Hi, Brian here. Welcome to Little Futures season 2 - a series of six emails alternating between myself and Tom. Last week: Permissionless Identities. This week: Cohort Futures.
In the last six months, I’ve grown close to several communities composed of people I’ve never met in person. We gather on Slack, Discord, and Zoom, share conversation and ideas. I’ve made friends and built connections without leaving my home. There are people I’ve never hugged, never high-fived, and never even spoken to in person, with whom I have profound conversations that span work, love, and ideas. The bright side of this dark year for me are the connections I’ve made, primarily online.
If the web’s first promise was low cost, real-time connection, its second was community - anyone, anywhere, could find a place where they belong.
Which brings us to today.
A dazzle of Slack bases, Discords, Telegrams, and Circles later, and it feels like we’ve arrived somewhere. Maybe it’s the post-social media era, where people move off the open platforms and into a curated mosaic of niche, private, and cooperative spaces. Or, maybe it’s just that the web we needed was here when we needed it.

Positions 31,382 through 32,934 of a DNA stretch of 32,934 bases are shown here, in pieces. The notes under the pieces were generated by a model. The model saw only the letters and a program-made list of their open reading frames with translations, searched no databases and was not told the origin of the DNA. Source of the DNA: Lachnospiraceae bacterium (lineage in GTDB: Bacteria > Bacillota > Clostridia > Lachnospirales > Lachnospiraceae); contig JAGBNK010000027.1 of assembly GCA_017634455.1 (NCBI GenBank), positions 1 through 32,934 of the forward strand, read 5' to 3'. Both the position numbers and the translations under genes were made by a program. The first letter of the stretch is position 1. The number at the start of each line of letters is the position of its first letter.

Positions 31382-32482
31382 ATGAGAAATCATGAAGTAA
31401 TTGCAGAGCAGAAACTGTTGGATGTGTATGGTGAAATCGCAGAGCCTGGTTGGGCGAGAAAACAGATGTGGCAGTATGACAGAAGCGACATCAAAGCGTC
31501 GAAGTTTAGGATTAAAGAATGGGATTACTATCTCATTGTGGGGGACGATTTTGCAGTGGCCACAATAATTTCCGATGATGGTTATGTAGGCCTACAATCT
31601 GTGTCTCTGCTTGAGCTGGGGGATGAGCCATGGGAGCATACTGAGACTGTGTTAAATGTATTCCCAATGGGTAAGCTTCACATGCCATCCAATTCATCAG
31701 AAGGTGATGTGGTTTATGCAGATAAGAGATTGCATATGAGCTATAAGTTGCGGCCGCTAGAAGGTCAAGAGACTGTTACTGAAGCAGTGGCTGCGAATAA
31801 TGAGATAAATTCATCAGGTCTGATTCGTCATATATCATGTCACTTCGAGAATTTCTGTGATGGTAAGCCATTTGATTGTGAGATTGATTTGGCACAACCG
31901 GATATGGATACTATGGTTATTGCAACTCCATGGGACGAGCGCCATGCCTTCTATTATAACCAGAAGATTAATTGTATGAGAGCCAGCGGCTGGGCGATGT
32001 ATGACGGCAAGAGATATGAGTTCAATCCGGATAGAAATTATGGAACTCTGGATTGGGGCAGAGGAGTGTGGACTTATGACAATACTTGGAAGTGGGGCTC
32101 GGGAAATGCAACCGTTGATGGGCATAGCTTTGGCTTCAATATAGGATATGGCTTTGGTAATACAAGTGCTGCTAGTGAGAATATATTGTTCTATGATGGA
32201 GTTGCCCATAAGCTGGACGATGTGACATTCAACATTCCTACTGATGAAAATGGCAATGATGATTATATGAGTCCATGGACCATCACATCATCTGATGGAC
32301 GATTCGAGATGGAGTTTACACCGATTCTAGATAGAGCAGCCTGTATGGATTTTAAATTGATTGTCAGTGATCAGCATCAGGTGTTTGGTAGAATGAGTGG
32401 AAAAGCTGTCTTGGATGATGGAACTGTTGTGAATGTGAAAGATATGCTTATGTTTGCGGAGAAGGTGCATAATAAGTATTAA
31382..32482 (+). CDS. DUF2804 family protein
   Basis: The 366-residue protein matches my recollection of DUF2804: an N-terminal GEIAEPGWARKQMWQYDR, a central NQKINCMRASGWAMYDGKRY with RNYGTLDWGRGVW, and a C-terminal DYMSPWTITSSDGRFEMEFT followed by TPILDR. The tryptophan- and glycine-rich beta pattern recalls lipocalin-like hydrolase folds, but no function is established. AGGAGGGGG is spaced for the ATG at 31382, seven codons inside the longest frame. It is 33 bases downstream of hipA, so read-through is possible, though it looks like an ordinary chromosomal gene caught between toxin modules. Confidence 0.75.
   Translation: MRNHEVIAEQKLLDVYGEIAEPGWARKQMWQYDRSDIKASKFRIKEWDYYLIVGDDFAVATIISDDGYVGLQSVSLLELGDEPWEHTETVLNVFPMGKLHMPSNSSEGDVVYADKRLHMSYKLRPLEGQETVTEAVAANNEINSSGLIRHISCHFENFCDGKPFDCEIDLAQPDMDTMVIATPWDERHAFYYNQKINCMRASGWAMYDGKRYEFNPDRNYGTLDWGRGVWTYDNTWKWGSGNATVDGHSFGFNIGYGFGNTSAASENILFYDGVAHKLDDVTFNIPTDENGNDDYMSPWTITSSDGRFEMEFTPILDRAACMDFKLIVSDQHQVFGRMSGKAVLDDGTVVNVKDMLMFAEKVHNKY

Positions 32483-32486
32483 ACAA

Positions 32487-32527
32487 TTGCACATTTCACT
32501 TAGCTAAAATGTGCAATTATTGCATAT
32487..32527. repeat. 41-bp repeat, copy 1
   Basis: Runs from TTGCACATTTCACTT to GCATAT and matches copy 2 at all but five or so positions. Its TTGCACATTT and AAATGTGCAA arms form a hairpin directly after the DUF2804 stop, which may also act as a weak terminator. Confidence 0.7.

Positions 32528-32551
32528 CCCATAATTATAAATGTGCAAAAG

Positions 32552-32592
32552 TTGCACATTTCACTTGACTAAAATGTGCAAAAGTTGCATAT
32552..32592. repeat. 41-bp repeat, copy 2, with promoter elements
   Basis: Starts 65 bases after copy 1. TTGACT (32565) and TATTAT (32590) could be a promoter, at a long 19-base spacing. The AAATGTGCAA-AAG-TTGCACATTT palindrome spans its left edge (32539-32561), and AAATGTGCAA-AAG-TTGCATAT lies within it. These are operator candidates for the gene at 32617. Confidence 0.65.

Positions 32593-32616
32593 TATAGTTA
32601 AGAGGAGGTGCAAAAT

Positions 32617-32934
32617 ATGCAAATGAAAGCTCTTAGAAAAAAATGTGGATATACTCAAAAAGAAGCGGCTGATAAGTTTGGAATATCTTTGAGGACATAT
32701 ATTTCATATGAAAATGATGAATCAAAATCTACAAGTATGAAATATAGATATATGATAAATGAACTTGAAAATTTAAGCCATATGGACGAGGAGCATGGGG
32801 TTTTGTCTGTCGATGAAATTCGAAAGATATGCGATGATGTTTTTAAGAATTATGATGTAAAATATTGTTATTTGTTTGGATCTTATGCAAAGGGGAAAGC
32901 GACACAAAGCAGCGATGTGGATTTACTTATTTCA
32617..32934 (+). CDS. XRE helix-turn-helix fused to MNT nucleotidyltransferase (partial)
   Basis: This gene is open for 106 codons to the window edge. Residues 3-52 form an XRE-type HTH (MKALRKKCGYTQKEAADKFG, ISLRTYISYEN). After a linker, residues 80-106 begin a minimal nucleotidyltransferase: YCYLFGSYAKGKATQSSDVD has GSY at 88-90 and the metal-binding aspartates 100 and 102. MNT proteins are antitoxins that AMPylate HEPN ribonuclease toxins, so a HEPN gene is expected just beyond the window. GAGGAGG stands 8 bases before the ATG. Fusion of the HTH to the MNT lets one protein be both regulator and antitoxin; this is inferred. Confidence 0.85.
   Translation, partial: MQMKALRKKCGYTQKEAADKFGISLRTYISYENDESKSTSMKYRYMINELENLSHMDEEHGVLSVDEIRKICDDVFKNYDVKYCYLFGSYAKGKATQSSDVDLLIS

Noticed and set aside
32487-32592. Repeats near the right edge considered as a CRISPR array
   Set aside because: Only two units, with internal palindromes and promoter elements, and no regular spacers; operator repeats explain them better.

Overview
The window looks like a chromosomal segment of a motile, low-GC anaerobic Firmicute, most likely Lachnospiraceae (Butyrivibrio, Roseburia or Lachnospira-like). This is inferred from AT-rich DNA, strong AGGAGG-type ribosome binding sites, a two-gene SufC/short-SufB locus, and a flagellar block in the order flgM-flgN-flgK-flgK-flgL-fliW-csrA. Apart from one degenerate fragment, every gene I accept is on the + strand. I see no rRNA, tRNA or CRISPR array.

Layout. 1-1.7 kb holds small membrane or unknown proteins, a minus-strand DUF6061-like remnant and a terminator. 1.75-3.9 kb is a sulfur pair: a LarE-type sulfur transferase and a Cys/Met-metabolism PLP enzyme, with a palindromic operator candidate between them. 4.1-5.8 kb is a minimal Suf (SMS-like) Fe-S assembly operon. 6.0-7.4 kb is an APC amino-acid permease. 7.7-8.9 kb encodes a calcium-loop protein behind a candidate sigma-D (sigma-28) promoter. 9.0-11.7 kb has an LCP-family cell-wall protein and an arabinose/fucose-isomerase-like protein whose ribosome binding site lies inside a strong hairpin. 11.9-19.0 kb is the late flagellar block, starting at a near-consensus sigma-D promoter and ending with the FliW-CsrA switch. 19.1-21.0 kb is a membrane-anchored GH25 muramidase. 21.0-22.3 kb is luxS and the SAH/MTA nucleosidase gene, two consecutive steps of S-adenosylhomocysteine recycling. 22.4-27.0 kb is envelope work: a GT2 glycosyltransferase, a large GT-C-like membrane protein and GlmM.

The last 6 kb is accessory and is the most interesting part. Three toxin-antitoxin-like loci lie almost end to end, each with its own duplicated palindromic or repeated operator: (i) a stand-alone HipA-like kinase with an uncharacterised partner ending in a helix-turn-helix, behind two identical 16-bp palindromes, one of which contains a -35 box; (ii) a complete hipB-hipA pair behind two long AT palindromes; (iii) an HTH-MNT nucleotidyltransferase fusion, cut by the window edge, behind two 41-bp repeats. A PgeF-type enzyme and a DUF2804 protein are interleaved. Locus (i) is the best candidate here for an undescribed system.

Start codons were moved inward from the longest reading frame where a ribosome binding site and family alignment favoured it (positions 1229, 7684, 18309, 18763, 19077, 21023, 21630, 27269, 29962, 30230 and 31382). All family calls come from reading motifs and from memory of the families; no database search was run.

This is a web built for belonging, if you are fortunate enough to know where to look.
But what comes after belonging?
If we move up Maslow’s hierarchy, the answer might be becoming.
And if communities are spaces for belonging, cohorts are spaces for becoming.
A holding environment for growth
Our findings teach us about the different ways that the learner cohort served as a space of developmental transition and transformation: a holding environment for growth
The primary difference between a community and a cohort is that the first is oriented around the relationships between the collective members, and the second is oriented around the progress of each individual. In short, communities are built to connect, cohorts are built to progress.
A cohort production function
Here is what I think makes cohorts work.
Cohorts have a clock. Communities are built via presence, so time is something you “make” for members. Cohorts, on the other hand, use time as a forcing function. Time is measured by outcomes, not quality. With a cohort, you can be behind schedule, and you can run out of time.
Cohorts compound focus. When a group of people working on separate endeavors all focus on the same frame, the entire group benefits.
Here’s an example from Tachyon. In the first four weeks we have the startups focused on proving their problem, their market, and their solution. That’s 10-15 teams, all running at different problems. Throughout this process the teams remain distinct, but their fluency begins to take on a symmetry. If one team gets deep, the others end up there as well.
A couple ways this might work :
There’s a kind of “focus-osmosis” - every exercise that unlocks value for a single team (i.e. mapping a market, talking to business associations, lean testing, etc.) creates a gravity well of activity from the group. Productive actions spread.